Monday, October 5, 2015

A Different Type of Chaat

My mother-in-law has been in town for a couple of months now to help with baby Anand. A huge side perk for all of us is that we get delicious home-made food on a daily basis. Every time we go over to my sister-in-law's place to visit baby Anand, we leave with bags full of yumminess.

I was first introduced to khasta kachori chaat when I was visiting Chirag's parents very early into our relationship. I love all types of chaats (Indian street food) - pani puri, dhai puri, bhel, etc. I had eaten round spicy kachoris before, but what was khasta kachori chaat? The fact that it ended is chaat, already told me that I was going to love whatever this dish was.

Khasta kachori is a spicy, flaky, puff pastry, which originated in Rajasthan. It's a perfect snack compliment to an afternoon tea, but I like it best when the kachori is made into a chaat (Indian street food). The kachoris are stuffed with a flavorful mixture of fennel seeds, sesame seeds, spices and chickpea flour. Once fired, the kachoris puff up, get golden brown and slightly crispy. I always thought that making these kachoris was very complicated, but this weekend my mother-in-law showed me just how simple it was. 

Like most Indian mom's, when I asked about the proportions of the ingredients for the recipe, I got a reply back like "a fist full of dough, a little of spices, and a few tablespoons of oil". So, I tried my best to make a note of exactly how much of ingredient we used during the learning process. Here is the recipe - plus or minus a teaspoonful.

mom-in-law supervising me carefully :)


1 cup all-purpose flour 
1/2 cup wheat flour
1/2 to 1 teaspoon of salt
1/2 teaspoon of baking powder
4 tablespoons of oil
1/2 cup warm water

Mix all the dry ingredients together first. Then add the oil and start kneading the dough. Slowly start adding the water and continue to knead the dough. It will be slightly sticky. The dough should be slightly tougher then what you use to make roti (chapattis). Once you're done, roll up the dough in a ball, cover it and set it aside.


1/2 cup chickpea flour
1/4 teaspoon tumeric
1 - 1 1/2 teaspoon of red chili powder
3 teaspoon of cumin and coriander powder mixture (dhana-jeeru)
1/2 teaspoon of garam masala
1 teaspoon of fennel and sesame mixture - coarsely ground
1 teaspoon salt
2 teaspoon sugar
1 teaspoon of oil

Heat oil in a small skillet and add chick pea flour. Cook the flour in the oil over low heat until the flour is lightly cooked and golden brown. Turn off the heat and mix the remaining ingredients.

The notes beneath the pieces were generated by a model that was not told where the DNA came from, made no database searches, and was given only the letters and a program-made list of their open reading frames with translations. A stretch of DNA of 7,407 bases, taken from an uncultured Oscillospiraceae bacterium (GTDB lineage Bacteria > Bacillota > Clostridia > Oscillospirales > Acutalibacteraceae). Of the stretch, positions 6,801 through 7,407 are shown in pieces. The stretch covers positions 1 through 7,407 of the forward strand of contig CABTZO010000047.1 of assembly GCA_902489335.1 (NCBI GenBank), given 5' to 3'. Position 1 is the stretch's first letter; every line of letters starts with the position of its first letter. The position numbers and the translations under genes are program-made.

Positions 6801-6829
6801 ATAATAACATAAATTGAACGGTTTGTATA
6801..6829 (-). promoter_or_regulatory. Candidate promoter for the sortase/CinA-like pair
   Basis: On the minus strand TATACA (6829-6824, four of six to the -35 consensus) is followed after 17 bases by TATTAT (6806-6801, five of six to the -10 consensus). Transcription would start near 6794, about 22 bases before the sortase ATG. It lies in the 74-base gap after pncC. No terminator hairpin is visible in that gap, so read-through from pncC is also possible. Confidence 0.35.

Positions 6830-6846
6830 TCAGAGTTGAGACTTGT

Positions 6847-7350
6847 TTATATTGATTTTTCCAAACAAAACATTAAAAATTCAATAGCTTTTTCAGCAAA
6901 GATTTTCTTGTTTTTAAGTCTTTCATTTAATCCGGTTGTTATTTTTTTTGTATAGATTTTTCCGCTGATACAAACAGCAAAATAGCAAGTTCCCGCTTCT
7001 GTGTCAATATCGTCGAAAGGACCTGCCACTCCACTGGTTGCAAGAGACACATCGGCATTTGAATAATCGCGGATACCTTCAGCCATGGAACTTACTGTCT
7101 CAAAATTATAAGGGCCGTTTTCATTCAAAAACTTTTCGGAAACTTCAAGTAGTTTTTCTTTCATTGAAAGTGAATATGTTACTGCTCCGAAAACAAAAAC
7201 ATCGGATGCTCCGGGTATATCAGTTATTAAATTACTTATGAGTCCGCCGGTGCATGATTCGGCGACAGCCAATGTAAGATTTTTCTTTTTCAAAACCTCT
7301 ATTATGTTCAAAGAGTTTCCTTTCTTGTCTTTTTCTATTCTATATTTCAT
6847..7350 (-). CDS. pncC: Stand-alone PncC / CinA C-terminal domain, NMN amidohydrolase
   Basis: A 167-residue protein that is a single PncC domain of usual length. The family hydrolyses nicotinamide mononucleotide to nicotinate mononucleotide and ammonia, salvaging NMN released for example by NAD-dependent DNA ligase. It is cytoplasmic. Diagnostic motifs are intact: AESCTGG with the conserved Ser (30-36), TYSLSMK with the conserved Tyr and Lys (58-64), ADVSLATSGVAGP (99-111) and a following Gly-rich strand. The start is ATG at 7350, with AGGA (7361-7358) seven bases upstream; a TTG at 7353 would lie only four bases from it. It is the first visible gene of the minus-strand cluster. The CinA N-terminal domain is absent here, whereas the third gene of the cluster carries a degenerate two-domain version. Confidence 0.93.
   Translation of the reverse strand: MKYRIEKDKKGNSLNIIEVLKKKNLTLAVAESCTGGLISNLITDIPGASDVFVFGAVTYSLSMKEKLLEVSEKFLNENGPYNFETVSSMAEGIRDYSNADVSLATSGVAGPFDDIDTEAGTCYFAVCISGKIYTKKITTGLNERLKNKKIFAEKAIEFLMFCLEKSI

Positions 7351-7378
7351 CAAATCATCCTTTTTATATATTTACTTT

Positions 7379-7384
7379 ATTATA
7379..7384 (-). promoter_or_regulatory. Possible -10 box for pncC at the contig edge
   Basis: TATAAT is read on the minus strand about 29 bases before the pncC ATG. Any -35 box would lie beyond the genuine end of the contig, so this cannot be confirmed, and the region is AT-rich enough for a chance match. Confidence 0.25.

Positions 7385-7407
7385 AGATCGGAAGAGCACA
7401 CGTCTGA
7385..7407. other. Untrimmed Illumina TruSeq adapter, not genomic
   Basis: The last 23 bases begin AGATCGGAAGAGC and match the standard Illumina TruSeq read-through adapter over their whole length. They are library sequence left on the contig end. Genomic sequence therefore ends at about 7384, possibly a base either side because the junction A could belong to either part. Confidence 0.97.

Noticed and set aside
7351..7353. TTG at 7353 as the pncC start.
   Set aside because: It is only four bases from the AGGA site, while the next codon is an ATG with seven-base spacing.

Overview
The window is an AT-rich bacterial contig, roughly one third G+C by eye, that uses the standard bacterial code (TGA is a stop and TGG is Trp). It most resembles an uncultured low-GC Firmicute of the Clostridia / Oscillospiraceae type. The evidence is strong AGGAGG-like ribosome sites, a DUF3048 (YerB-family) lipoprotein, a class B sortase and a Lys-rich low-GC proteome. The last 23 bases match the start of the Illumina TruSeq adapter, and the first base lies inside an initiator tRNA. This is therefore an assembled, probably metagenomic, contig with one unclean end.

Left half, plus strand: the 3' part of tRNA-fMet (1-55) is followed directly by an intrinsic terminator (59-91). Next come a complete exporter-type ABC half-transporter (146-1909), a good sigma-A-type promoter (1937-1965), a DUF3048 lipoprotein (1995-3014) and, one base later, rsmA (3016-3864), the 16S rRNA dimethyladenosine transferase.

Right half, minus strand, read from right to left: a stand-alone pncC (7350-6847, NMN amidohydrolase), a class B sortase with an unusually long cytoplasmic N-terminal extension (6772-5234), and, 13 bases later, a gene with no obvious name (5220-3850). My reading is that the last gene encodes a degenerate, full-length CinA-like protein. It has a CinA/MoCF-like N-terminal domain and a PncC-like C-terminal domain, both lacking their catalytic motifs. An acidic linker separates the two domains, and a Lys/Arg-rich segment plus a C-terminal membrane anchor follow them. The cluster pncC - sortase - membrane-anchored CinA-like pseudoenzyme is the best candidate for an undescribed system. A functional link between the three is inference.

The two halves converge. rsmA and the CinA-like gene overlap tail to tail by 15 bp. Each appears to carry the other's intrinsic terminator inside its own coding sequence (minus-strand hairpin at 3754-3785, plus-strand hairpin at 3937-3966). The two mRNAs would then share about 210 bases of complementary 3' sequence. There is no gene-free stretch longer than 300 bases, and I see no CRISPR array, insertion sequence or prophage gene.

Take some dough, about the size of your palm and roll it into a ball. Then using a rolling pin roll out the dough into a small tortilla. Add about 3/4 teaspoon of the fill mixture and place it in the middle of the tortilla. Fold the dough over and seal all the edges. Continue to fold the dough and roll it back into a ball. This part was a little tricky for me at first as the seal kept opening up. Just be patient and very gentle. Once again use the rolling pin to gently roll out the dough into a tortilla. Keep it slightly thick so that the filling is sealed inside. Next, heat some oil on medium high heat to start frying. Use the back of the spatula to slowly press on the tortillas to help them puff up. Turn two to three time until it's lightly golden brown on both sides. Strain off the excess oil and lay out the kachoris on paper towel to soak up the extra oil. 

Khasta Kachori Chaat:

Now comes the fun part! Once the kachoris have cooled off, peel the top layer off to expose the filling and create a little vessel for you to add all the toppings for the chaat. You can add or subtract as many ingredients as you want to customize your chaat. I like mine with boil potatoes cut into small pieces, red onions, tomatoes, sautéed rice puffs, and crispy sev. An Indian chaat would not be complete without a spicy coriander chutney and the sweet tamarind chutney. I also like to make some sweet yogurt sauce by mixing regular yogurt with a bit of sugar and water to drill it right on top.

This khasta kachori chaat is bursting with all kinds types of flavors and textures. It's a satisfying, yet refreshing chaat... perfect for lunch, dinner, or a snack anytime of the day. 

What's your favorite Indian chaat?


  1. i love chaat in general but this one looks extra delicious. i usually just order mix chaat :)

    1. Give it a try next time! Hope you like it :)

  2. That looks so yummy! I love chat but I've never tried making it myself. Thanks for sharing. I wonder if it would work with gluten-free flour since the hubby is GF.

    1. Hmm... good question. I've never really used gluten-free flour. If you give it a try, please let me know how it turned out.

  3. Oh YUM! I would love to try and make this sometime. My mom is not Indian (but she's the maker of Indian food at our house) and when I try to ask for recipes, she says the same thing! Haha, it drives me crazy because I need numbers!!

    ♥ perfectly Priya

    1. Haha... I guess it's just all mom's who are pro-cooks! I totally need numbers too.

  4. Wow I have to try this it looks so good :)